Advertisement

It’s going to be interesting if Australia don’t turn it around: Graeme Smith

Graeme Smith
Graeme Smith. (Photo by Carl Fourie/Gallo Images/Getty Images)

Graeme Smith, the former South African captain, who knows a thing or two about beating Australia in Australia, indulged in psychological warfare against the Australians by stating that Australian skipper Steve Smith will be under pressure to turn the tide. Australia is on a 4-match losing streak in tests with their latest defeat coming at home against the touring South African side which is without AB De Villiers.  This defeat came after they drew a blank in the five-match one-day series against the same opposition in South Africa. Prior to that, Sri Lanka whitewashed Australia in the three -test series in Sri Lanka.

Smith was inducted as a Bradman Honoree alongside former Australian cricketer Bill Lawry at the annual Bradman Foundation gala dinner at the SCG on Wednesday night. Smith said that Australian selectors might think about the option of having David Warner as captain if Australia continued to slide.

Advertisement

Smith was quoted as saying, “I think that’s the next debate in Australian cricket — who should be captain. The brash type of David Warner,or Steve Smith. It’s going to be interesting if Australia don’t turn it around.”

Graeme Smith sympathized with Steve Smith stating, “Smith is young in the job and I think he deserves an opportunity to grow and develop, but if you don’t grow and develop, patience at that level is very short. People want results and want to see the team develop.After Pup there seems to have been an abrasive culture, a polarized culture under Michael Clarke — you just have to pick up a newspaper or a book these days to understand that. Smith is obviously trying to rebuild that space and he’s probably going through a fair amount at the moment.”

Also read – KL Rahul, Bhuvneshwar Kumar to play in next round of Ranji matches

Smith also spoke about how he had a discussion with the present captain Faf Du Plessis on Australia’s struggles against spin. “I’ve never found Australia to be great players of spin. Their nature is always to try and attack spin and they attack spin by using their feet to try and hit you over the top,” Smith said. “They’re not great manipulators of the ball, they don’t rotate the strike well.”

Smith,who masterminded triumphant tours in 2009 and 2012, confessed that he got emotional every time he thought about the Sydney Test in 2009. Trying to save the test, Smith came out to bat as the last man with a broken hand. Australian crowds are known to be very rough to the touring players. Smith won them over at Sydney by putting his body on the line for his team. They were all up on their feet applauding when he made his way out as the number 11 batsman.

He said that he was honored to be recognized for it last night, especially in front of his parents.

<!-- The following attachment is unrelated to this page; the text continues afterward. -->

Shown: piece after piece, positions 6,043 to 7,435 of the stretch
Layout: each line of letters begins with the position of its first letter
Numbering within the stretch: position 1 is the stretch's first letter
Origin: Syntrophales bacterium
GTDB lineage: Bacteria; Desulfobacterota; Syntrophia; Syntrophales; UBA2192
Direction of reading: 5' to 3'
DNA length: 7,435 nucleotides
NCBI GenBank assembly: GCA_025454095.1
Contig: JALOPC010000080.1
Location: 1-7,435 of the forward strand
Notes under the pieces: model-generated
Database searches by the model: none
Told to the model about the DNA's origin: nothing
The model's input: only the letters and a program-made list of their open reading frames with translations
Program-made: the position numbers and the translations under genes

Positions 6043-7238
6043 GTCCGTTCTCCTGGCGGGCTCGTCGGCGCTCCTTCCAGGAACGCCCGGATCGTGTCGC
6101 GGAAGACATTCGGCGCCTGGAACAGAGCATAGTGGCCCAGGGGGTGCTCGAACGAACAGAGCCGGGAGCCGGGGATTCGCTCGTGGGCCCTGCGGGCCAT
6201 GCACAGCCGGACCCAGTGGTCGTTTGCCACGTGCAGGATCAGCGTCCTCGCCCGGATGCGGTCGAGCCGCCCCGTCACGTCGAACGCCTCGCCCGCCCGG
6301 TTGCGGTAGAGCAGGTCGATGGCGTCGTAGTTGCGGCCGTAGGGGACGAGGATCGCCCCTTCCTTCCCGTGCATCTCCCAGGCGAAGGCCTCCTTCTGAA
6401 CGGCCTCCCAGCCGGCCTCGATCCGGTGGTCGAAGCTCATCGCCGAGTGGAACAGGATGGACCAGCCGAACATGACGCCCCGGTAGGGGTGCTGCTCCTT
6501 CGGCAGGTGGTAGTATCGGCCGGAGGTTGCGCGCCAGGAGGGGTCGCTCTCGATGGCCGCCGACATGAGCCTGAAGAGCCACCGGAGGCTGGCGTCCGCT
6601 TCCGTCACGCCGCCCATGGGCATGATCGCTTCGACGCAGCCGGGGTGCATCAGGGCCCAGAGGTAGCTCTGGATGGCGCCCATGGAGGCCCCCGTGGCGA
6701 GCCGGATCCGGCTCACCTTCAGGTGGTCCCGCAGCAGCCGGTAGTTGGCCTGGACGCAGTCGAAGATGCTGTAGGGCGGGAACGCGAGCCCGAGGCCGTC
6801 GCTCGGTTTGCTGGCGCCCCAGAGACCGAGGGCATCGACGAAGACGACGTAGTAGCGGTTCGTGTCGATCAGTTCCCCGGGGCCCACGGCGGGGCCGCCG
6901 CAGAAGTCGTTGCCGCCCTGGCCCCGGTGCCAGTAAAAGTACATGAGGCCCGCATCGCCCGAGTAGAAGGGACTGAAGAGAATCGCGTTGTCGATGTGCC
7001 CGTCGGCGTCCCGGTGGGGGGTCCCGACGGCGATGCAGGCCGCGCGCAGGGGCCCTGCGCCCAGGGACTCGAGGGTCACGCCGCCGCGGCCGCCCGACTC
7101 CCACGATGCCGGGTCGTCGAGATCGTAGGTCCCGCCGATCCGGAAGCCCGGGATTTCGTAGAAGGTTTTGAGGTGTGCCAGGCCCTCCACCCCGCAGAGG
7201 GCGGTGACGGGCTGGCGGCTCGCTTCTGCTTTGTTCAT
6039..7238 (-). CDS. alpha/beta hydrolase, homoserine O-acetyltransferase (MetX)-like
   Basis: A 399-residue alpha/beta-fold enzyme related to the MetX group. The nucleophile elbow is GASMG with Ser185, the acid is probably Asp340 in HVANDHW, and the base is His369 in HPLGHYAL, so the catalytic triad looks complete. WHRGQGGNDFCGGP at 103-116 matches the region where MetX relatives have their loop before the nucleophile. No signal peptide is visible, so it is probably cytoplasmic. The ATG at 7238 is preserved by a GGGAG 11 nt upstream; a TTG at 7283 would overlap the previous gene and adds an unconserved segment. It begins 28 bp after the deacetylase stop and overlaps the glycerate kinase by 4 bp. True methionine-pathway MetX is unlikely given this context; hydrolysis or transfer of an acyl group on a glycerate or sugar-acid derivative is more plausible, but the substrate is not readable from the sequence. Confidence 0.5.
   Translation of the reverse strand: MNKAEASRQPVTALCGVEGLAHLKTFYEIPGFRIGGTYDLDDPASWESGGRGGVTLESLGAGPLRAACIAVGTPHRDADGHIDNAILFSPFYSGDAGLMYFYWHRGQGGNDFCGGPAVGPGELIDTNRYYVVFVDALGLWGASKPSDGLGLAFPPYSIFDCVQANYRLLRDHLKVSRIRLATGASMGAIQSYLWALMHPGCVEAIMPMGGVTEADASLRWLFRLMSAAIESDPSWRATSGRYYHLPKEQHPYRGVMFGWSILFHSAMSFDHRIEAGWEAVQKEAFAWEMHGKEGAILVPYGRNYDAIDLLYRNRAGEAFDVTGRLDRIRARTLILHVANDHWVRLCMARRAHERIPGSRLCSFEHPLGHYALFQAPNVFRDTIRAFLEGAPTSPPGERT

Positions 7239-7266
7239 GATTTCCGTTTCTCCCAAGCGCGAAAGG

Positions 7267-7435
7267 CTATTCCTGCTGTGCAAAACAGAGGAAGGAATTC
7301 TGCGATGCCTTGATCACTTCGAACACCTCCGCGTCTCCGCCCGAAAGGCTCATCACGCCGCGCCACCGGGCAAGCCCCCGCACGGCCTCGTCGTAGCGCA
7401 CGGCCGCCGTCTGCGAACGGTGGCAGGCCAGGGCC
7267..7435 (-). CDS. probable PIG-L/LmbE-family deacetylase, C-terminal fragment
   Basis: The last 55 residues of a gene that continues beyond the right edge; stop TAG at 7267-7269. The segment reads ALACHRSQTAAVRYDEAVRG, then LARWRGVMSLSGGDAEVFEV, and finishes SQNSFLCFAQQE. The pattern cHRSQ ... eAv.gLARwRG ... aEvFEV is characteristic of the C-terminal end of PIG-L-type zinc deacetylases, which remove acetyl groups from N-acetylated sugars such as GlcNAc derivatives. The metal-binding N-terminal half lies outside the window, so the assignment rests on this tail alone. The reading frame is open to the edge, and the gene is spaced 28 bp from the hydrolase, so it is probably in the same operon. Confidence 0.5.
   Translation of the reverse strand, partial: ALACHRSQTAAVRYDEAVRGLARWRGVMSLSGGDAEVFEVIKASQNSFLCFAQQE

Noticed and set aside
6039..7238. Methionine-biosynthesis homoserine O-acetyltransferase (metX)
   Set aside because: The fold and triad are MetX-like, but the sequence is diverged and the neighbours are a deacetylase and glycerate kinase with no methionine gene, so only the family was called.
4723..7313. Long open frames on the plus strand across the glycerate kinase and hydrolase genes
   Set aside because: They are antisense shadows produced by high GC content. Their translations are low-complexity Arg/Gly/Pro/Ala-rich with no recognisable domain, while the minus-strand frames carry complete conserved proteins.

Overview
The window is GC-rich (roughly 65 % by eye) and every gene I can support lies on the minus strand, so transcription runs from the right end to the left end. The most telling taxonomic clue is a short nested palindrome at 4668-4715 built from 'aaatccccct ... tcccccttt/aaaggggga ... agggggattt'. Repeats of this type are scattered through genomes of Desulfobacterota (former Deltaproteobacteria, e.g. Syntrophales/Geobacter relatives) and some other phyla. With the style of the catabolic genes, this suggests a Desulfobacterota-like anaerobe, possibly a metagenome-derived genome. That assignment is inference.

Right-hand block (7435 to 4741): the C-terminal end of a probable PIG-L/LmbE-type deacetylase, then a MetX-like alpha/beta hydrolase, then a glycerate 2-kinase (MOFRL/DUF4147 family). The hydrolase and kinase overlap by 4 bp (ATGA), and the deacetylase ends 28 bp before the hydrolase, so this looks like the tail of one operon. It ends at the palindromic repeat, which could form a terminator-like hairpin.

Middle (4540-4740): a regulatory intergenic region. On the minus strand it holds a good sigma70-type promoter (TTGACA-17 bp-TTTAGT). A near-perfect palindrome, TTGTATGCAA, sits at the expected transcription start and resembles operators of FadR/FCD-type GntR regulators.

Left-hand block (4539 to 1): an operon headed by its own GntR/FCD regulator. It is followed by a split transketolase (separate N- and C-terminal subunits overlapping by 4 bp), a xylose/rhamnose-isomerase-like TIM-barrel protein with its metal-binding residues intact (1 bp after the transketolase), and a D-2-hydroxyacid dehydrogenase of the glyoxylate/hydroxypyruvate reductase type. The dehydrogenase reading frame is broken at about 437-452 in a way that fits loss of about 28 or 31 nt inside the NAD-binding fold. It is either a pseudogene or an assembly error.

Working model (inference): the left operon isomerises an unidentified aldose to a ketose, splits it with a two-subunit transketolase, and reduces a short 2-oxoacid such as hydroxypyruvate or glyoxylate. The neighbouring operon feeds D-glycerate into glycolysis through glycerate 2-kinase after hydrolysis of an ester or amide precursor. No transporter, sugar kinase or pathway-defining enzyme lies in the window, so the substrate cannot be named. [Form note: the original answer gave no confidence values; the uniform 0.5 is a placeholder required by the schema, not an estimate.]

“I don’t think I’m an emotional person by nature, but I feel quite emotional about it,” he said.

“To get the standing ovation when I walked out with a broken hand, it felt like for me it turned a big corner in the respect factor from my first tour. You don’t come to Australia to be loved, you come here to earn respect and I felt that at the time I had done that.”

Also read – Darren Lehmann happy to risk Mitchell Starc at Hobart

All these quotes obviously didn’t go down quite well with the current Australian captain who responded to the jibe from Graeme Smith with a straight bat as he said, “I’m not sure what Graeme Smith knows about Australian cricket. He obviously wasn’t involved in it. I think the team is in a good place at the moment, we’ve got a good culture, built on constant improvement and getting better. The guys are in a good place, we’re a tight-knit group and we’re ready to hopefully turn this around this week.”

Steve Smith had come under fire from the Australians as well, notably Shane Warne. The genius leg spinner questioned Smith’s tactics of not using Lyon during the first session of the pivotal third day at Perth. Again Steve Smith defended his tactics by saying, “Warney’s entitled to his opinion, but I stand by the way I did things,” he said. “We saw in that game that the reverse swing was the biggest player in the game and it was the decision to be made whether the quicks were going to do the job and get the ball reversing.”

Steve Smith though conceded that his team had not performed to its potential at Perth and voiced that his team-mates are raring to have a go at Hobart. “We’ve not been good enough and I guess for me it’s about making sure that the guys are upbeat and ready for the challenge out there in the middle,” he said. “We’ve prepared very well like we have for every Test match. The guys feel like there are in a good place so it’s about going out there and making sure that we get the job done.”

Now that Steve Smith has done the talking, it is time to walk the talk at Hobart.

Advertisement